When CO2 enters the leaf it is first fixed in the mesophyll cells by the enzyme phosphoenolpyruvate (PEP) carboxylase. The carbon atom from CO2 is first detected in the four-carbon organic acid oxaloacetic acid (OAA), hence the name C4 photosynthesis. The OAA is then reduced to malic acid or converted to the amino acid aspartic acid depending on species. Malate and aspartate are transported to bundle sheath cells where they are decarboxylated, thereby releasing CO2. This newly formed CO2 is refixed by rubisco and metabolized by the Calvin-Benson cycle present in the bundle sheath chloroplasts. The remaining three carbon atoms derived from the malate and aspartate are transported back to the mesophyll cells as pyruvic acid to regenerate the three-carbon PEP.

The characteristic carboxylation/decarboxylation sequence of C4 photosynthesis pumps CO2 from mesophyll to bundle sheath cells, thereby accomplishing one desirable end. The concentration of CO2 in bundle sheath cells of C4 plants is severalfold higher than in leaf cells of C3 species. Hence, photorespiration is virtually absent in C4 leaves. Since none of the other enzyme-catalyzed reactions is sensitive to O2, the Warburg effect is not observed and the CO2 compensation point (a reliable indicator of photorespiratory capacity, see above) is very low for C4 leaves. Somewhat more light energy is required to fix each molecule of CO2 using the C4 pathway since PEP regeneration requires ATP. Although 2 NADPH are consumed as in C3 plants, the ATP requirement for C4 photosynthesis is four to five per CO2 fixed.

Crassulacean Acid Metabolism (CAM).

The crassulacean acid metabolism (CAM) mode of photosynthesis was discovered first in plants of the family Crassulaceae but familiar species include pineapple and cacti. It is considered an adaptation to life in arid environments. CAM photosynthesis resembles C4 photosynthesis in terms of the pathway of fixation of carbon. The prominent difference, however, is that CAM plants take up CO2 from the atmosphere at night and synthesize malic acid via PEP carboxylase. During the daytime the leaf pores (stomata) that admit CO2 close to conserve water. Malic acid is decarboxylated and the CO2 is refixed by the Calvin-Benson cycle. Some of the starch accumulated during daytime is converted to PEP at night to support CO2 fixation. Also, unlike C4 photosyn-thesis, all of the CAM reactions take place in each leaf cell.

Significance of Carbon Fixation Reactions

The choice of CO2 fixation pathway has profound implications for how a plant responds to the innumerable combinations of light intensity, leaf internal CO2 concentration, temperature, and water status in the natural environment. As discussed above, at normal atmospheric CO2 levels photosynthesis is lower by at least 25 percent in C3 plants than it would be if photorespiration were absent. The generally higher rates of photosynthesis in C4 plants are attributable to both suppression of photorespiration in these species and the superior ability of PEP carboxylase to fix CO2 at the very low concentrations of this gas that can occur inside leaf tissue. These differences are most pronounced at high light intensity. Photosynthesis in C3 leaves attain maximal rates at light levels of about 50 percent of full sunlight. However, C4 photosynthesis continues to increase with light intensity even in full sunlight. It is little wonder that the highest yielding crop species use the C4 mechanism. Conversely, C3 plants are capable of more efficient use of light quanta when light levels are low, as would be the case for shaded conditions. Also, high temperatures favor C4 plants because the number of molecules of H2 O lost to evaporation via the stomata (transpi-ration) per CO2 fixed is much lower for these species compared to C3 species. However, C3 plants tend to be more competitive in cool environments. Finally, although projected increases in global atmospheric CO2 levels during the twenty-first century should enhance photosynthesis in all species, associated changes in distribution of temperature and rainfall will also exert great influence on the composition and characteristics of Earth's flora.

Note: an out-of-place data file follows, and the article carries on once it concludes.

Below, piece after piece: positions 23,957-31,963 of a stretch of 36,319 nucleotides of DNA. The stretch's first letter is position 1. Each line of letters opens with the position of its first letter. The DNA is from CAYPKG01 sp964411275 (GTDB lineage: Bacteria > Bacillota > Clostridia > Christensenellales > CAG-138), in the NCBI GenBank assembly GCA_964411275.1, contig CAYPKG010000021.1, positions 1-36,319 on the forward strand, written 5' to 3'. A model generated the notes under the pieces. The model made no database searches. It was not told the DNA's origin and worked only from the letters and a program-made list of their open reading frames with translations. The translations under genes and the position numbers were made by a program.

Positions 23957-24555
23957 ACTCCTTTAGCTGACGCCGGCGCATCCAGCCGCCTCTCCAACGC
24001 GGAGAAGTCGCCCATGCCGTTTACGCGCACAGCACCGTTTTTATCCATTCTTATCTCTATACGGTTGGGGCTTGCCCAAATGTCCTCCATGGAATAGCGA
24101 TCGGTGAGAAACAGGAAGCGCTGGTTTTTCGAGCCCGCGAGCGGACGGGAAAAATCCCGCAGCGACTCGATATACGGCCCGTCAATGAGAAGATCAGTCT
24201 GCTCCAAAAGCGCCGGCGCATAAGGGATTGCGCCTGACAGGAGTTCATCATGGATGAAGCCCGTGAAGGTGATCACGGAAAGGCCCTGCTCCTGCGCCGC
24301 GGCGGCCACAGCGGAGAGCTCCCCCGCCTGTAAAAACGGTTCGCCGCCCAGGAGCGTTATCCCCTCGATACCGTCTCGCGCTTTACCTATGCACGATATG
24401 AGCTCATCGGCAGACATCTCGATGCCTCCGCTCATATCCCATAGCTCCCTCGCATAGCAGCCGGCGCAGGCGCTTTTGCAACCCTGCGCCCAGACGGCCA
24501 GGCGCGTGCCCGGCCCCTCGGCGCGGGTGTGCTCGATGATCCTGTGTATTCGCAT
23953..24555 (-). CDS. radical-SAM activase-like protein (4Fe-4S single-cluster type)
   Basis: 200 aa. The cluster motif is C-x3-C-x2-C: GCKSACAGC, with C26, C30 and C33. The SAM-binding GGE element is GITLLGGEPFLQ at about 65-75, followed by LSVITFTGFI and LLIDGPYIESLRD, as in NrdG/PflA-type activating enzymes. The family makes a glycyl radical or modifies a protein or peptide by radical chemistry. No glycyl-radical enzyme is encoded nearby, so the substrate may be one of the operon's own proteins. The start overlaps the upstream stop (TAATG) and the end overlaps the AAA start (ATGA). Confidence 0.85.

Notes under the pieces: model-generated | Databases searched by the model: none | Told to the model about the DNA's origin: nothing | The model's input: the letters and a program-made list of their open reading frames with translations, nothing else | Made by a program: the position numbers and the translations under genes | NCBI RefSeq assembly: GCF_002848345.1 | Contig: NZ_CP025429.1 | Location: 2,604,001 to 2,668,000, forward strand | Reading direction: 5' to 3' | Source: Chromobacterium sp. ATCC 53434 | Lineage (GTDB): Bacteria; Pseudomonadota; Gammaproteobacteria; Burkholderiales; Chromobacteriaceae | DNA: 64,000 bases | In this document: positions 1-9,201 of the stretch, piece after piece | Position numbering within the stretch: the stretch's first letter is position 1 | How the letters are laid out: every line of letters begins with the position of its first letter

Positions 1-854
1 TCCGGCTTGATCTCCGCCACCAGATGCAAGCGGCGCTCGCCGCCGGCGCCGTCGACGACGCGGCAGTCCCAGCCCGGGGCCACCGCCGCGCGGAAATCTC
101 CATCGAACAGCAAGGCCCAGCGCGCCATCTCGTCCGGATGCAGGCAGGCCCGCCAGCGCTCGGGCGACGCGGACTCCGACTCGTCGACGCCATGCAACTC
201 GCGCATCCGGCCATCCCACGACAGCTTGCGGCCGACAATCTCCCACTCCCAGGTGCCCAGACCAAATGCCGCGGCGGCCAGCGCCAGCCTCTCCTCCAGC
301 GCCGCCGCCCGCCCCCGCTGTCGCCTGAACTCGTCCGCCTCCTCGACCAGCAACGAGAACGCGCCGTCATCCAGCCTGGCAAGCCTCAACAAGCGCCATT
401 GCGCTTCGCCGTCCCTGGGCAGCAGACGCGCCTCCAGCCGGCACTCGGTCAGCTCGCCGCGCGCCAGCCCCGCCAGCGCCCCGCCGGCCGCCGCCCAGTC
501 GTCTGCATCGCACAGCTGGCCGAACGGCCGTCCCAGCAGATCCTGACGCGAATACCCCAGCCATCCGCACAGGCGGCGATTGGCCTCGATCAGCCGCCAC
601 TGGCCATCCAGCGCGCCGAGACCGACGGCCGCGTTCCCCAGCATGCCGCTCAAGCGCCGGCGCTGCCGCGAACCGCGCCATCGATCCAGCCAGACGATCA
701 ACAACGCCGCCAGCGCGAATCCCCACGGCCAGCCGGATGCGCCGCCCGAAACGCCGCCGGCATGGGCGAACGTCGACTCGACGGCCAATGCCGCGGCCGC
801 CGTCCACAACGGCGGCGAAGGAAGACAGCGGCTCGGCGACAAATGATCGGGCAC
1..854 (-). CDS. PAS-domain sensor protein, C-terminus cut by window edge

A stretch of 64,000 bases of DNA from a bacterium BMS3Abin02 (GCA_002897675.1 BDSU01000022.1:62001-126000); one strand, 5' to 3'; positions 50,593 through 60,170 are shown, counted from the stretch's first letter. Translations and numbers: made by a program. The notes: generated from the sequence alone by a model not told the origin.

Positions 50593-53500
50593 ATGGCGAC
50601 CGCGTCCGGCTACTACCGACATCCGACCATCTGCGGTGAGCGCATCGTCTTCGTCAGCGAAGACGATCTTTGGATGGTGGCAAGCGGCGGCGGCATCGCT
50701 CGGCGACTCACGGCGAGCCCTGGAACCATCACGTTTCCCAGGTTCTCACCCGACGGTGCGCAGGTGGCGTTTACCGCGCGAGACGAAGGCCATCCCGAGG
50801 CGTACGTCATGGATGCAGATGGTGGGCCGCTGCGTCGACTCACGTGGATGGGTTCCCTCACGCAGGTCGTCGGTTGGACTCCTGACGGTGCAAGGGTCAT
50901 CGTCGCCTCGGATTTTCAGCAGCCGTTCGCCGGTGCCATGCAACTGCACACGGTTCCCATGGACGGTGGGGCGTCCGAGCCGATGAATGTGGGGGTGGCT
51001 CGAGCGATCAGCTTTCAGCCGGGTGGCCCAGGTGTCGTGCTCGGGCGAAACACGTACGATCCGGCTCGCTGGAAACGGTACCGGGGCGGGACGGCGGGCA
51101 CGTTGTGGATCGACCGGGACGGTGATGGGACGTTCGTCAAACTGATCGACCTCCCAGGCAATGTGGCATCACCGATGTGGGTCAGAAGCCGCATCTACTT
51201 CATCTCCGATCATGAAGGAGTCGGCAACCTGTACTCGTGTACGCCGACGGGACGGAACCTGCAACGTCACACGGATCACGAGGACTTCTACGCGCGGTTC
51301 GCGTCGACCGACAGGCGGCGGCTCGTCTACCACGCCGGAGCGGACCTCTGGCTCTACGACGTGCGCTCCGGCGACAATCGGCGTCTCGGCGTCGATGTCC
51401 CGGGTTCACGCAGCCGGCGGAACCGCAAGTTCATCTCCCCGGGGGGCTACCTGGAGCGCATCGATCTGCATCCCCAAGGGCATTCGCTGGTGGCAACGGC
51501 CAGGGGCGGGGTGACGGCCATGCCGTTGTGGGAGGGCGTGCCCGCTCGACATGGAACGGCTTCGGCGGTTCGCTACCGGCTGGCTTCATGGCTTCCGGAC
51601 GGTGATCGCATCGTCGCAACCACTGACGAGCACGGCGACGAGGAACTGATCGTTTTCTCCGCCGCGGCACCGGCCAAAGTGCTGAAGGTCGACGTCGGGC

see also Atmosphere and Plants; Cactus; Calvin, Melvin; Chloroplast; de Saussure, Nicholas; Ingenhousz, Jan; Photosynthesis, Light Reactions and.

Richard B. Peterson